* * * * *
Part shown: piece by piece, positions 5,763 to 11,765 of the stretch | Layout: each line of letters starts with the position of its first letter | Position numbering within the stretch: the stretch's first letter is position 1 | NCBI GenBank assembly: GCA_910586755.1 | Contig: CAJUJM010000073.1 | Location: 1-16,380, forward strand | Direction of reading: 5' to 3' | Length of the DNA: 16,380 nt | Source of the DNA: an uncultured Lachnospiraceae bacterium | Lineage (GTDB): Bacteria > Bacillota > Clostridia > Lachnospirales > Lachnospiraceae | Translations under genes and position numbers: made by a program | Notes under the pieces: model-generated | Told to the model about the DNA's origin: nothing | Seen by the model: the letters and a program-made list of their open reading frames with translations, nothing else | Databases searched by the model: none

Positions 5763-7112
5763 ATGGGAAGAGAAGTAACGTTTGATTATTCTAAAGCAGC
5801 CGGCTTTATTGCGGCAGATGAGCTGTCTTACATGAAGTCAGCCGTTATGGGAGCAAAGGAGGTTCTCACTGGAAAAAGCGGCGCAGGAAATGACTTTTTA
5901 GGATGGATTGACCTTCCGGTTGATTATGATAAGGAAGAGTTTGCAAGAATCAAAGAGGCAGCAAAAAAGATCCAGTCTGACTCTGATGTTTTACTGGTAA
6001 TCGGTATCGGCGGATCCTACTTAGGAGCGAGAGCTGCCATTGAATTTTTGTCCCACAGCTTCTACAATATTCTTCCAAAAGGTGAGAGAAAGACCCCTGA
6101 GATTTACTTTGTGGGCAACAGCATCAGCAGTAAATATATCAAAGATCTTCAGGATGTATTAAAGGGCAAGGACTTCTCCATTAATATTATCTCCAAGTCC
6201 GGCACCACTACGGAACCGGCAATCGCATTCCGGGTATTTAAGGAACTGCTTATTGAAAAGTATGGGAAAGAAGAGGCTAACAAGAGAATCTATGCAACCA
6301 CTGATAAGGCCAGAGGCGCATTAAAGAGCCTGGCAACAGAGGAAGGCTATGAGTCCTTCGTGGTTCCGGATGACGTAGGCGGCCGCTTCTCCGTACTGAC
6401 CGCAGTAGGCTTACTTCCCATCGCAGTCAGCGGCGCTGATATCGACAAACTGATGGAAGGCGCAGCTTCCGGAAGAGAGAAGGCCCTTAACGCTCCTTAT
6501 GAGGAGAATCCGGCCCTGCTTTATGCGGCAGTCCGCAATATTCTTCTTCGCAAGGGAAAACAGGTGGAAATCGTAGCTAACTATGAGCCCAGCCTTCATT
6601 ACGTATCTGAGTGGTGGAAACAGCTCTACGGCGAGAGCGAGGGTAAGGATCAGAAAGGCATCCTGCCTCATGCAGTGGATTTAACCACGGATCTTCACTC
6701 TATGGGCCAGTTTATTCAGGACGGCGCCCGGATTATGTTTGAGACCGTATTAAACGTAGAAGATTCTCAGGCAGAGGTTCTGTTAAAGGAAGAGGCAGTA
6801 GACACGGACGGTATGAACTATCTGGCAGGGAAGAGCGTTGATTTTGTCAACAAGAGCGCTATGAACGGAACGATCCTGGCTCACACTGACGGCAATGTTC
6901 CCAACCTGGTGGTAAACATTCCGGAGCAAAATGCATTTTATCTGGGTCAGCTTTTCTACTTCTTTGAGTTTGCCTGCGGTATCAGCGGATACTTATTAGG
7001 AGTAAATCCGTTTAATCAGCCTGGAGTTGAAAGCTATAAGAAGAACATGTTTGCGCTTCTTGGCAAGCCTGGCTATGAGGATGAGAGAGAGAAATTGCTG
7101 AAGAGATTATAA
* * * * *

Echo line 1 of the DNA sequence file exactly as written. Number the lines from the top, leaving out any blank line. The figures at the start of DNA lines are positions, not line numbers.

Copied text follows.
Part shown: piece by piece, positions 5,763 to 11,765 of the stretch | Layout: each line of letters starts with the position of its first letter | Position numbering within the stretch: the stretch's first letter is position 1 | NCBI GenBank assembly: GCA_910586755.1 | Contig: CAJUJM010000073.1 | Location: 1-16,380, forward strand | Direction of reading: 5' to 3' | Length of the DNA: 16,380 nt | Source of the DNA: an uncultured Lachnospiraceae bacterium | Lineage (GTDB): Bacteria > Bacillota > Clostridia > Lachnospirales > Lachnospiraceae | Translations under genes and position numbers: made by a program | Notes under the pieces: model-generated | Told to the model about the DNA's origin: nothing | Seen by the model: the letters and a program-made list of their open reading frames with translations, nothing else | Databases searched by the model: none